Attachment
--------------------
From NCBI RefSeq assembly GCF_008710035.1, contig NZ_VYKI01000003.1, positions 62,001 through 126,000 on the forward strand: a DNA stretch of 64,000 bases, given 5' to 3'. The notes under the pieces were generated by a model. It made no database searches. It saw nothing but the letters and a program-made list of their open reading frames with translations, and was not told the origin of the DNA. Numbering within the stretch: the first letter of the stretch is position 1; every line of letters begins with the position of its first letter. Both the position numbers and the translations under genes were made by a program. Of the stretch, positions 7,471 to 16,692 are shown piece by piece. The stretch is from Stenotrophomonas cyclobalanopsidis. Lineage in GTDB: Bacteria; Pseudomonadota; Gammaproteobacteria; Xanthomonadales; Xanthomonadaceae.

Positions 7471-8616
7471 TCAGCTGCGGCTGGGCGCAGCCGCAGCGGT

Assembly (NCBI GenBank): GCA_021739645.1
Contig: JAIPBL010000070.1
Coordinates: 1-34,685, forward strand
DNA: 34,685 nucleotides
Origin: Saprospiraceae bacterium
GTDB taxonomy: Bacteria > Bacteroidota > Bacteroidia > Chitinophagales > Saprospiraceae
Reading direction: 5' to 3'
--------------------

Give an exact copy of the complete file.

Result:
From NCBI RefSeq assembly GCF_008710035.1, contig NZ_VYKI01000003.1, positions 62,001 through 126,000 on the forward strand: a DNA stretch of 64,000 bases, given 5' to 3'. The notes under the pieces were generated by a model. It made no database searches. It saw nothing but the letters and a program-made list of their open reading frames with translations, and was not told the origin of the DNA. Numbering within the stretch: the first letter of the stretch is position 1; every line of letters begins with the position of its first letter. Both the position numbers and the translations under genes were made by a program. Of the stretch, positions 7,471 to 16,692 are shown piece by piece. The stretch is from Stenotrophomonas cyclobalanopsidis. Lineage in GTDB: Bacteria; Pseudomonadota; Gammaproteobacteria; Xanthomonadales; Xanthomonadaceae.

Positions 7471-8616
7471 TCAGCTGCGGCTGGGCGCAGCCGCAGCGGT

Assembly (NCBI GenBank): GCA_021739645.1
Contig: JAIPBL010000070.1
Coordinates: 1-34,685, forward strand
DNA: 34,685 nucleotides
Origin: Saprospiraceae bacterium
GTDB taxonomy: Bacteria > Bacteroidota > Bacteroidia > Chitinophagales > Saprospiraceae
Reading direction: 5' to 3'